How a Rejection Mindset Grips Our Teenagers

Adolescence is a critical season in every person’s life; a time of life where roots of rejection can too often get the upper hand. Even the most well developed teens can be hit with traumas and dramas that infuse the lies of rejection. In working for ten years in youth ministry and in the past 15 years helping marriages and families, I have found the rejection mindset to be one of the top battles that teenagers face in their development.

In order to face these battlegrounds, we not only need love, but a patient strategy for breakthrough. 

Rejection and Peer Pressure

The pressure for teens to feel accepted is like none other. With the development of social interactions online, the influences of love, belonging and identity can become greatly intensified.

My generation did not have social media until way later in adult years, whereas, many children are entering adolescence with no reference of life without technology and online social connection. This has opened up a whole new arena for toxic interactions, unrealistic comparisons and more intense battles with self-esteem and identity.

My heart goes out to the upcoming generations. Even as I raise my own children, I am sobered to what they are facing and it is important we carry compassion and wisdom regarding these key seasons of development.

Questions that Arise

During the teen years, the deeper questions of the heart begin rising to the surface, even if they are not personal aware of them. The questions say:

  • Am I loved? Does anyone love me?
  • Do I belong?
  • Who am I?
  • What do I believe?
  • Is God real?
  • What’s my purpose? What’s the point of all this?
  • Do I believe what my parents believe?

Without a steady atmosphere of love, nurture and equipping, these questions will be answered by rejection more than truth. Some parents wait till teen years to start making major investments in their child’s life, when in reality, this needs to happen from both the father and mother from the beginning.

I have talked to many fathers who felt they would start being more engaged when their child was a little older, so they can do things with them and have more mature conversations. But the initial references for love, discipline and connection are formed in the earliest years. 

A teen heart starts to transition into what they believe, who they think they will be and they often challenge the belief grid they were initially given. The years of adolescence are meant to be formative years, where they can walk into adulthood with a more galvanized belief system and sense of identity to face the world as overcomers.

If those references were not developed in early years, nurturing the teen years can be very challenging, especially when we attempt to initiate rules and regulations with greater intensity, when relationship bonds have not been formed.

We live in a world where the financial pressures, daily busyness and pursuits of achievement often cloud over the simplicity of relationship connection. We can easily drift into thinking that kids don’t want it or are not paying attention. It couldn’t be further from the truth.

Home Life and a Rejection Mindset

When a person reaches the teen years, toxic roots from the home and marriage can be at a more intensified level. Arguments, separations, strife and pressures influence the spiritual environment of a teen’s heart.

The quality of the marriage is what the child is receiving the most. One young man I know entered his teen years while his parents moved into more intensified arguments. The marriage displayed a lack of solidarity. They looked “fine” to the public, but behind the curtain was a world of quarreling and division.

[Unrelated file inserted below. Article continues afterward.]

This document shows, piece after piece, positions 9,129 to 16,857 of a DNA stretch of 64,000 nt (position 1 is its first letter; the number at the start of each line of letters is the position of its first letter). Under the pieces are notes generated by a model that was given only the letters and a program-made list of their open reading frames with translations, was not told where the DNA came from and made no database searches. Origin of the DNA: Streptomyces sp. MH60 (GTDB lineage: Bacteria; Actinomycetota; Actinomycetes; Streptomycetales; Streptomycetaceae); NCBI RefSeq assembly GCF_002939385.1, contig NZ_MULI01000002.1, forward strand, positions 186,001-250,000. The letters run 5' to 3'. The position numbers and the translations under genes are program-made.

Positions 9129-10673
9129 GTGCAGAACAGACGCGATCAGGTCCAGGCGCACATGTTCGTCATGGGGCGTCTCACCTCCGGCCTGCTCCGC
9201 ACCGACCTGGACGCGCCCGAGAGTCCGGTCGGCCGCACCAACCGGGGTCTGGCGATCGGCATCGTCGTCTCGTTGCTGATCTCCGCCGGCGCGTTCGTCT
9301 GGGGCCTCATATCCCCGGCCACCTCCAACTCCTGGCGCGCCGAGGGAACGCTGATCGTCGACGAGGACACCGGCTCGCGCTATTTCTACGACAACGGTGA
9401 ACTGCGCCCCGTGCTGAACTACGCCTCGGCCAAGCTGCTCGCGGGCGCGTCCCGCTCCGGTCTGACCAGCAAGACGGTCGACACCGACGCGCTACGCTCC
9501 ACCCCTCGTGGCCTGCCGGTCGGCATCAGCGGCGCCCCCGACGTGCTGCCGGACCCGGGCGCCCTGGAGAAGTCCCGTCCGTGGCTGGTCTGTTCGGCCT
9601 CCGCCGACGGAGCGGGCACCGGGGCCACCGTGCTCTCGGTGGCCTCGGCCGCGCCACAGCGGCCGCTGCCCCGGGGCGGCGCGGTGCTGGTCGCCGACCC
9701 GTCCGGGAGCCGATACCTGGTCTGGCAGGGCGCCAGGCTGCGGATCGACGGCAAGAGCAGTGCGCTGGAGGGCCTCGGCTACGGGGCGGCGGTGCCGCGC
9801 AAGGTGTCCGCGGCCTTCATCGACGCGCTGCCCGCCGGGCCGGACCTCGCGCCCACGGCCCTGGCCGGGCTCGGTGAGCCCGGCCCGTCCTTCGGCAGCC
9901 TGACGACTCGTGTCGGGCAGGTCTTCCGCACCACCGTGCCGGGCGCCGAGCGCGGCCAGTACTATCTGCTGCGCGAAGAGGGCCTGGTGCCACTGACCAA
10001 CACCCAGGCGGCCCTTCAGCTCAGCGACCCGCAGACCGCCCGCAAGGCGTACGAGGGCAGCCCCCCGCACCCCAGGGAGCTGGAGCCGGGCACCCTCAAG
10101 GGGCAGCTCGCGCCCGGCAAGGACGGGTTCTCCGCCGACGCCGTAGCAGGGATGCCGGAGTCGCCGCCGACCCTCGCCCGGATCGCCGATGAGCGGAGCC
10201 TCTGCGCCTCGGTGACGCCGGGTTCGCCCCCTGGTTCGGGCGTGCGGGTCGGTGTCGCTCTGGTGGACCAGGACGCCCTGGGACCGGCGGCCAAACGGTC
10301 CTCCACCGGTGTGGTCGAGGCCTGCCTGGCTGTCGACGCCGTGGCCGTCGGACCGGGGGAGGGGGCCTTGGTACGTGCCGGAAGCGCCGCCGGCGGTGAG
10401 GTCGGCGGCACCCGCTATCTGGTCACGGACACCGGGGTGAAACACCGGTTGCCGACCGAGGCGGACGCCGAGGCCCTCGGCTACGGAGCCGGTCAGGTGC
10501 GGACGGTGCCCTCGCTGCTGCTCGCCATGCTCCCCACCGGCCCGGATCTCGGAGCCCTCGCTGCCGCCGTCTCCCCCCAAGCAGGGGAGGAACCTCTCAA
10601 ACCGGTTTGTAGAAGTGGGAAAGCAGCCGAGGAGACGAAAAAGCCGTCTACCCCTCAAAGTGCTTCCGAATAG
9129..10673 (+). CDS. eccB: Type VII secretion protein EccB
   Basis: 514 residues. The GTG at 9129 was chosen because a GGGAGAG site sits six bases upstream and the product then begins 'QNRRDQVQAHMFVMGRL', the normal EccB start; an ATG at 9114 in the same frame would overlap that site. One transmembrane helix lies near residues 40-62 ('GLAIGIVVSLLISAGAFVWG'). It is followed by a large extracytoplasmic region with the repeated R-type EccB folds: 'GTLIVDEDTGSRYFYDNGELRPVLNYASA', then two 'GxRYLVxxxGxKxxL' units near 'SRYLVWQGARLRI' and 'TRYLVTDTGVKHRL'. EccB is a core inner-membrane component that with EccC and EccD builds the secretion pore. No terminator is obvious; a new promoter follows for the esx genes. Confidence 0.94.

In this contentious environment, he felt alone on how to process through the pain. He needed equipping on how to transition through his own development, but was left to “figure it out.” This led him to deep struggles with depression, eating issues and a propensity towards anxiety.

That is a major problem: we are too often left to “figure it out.” Children and teens that are left with little equipping will spend the rest of their lives wrestling with issues that keep them from living fruitfully.

That is why a priority of love is so critical, but there also needs to be a strategy on what each stage of life needs.

When parents don’t know what to do, sometimes it’s good to start with, “what would have helped me that I didn’t get?”

A Lack of Transitions

One of the most important factors in adolescent is the transition into  it. Most cultures have no tools for walking through the transition from childhood into adolescence and from adolescence into adulthood. It is in these stages we need  support, helpful conversations and empowering experiences.

Modern culture lacks the transitions that are needed in life. In my research of working with countless people over many years, I have observed key battlegrounds that become inflamed because of a lack of healthy transitions in their life. They navigated through adolescence, early adulthood, marriage and even parenting without any tools or equipping.

Too often, the only initiations modern culture offers are being old enough to drive, vote and drink. The only thing left is a possible initiation into a college fraternity. No wonder the teen and early adult years can be so treacherous. There is no system in place to transition into with what we need.

Generational Rejection

During this season, teens will start coming into contact with rejection mindsets that have been running in the family. Although what they say or manifest may seem odd at times. Listen carefully. For many of their battles are somewhat similar to what you battled as a teen, just a little more intensified.

The goal of rejection is to repeat the pain of the family line and initiate patterns of separation between parents and the teen. It is during the teen years that there often needs to be even more attention given to love and nurture. Yet many parents come under the lie that their child is not interested in their presence or love connection.

Looking to Invade

Rejection will seek to find any cracks of love in a teen’s heart, driving them to find significance and love in unhealthy ways. Survival tools that were utilized in the family tree now become options for living. Performance based living, addictions, isolation and rebellion can all seek for inroads.

Furthermore, if the father-mother relationship has not been properly established in the child’s life, they will become increasingly vulnerable to the pressure of their teenage friends. This is rejection’s playground.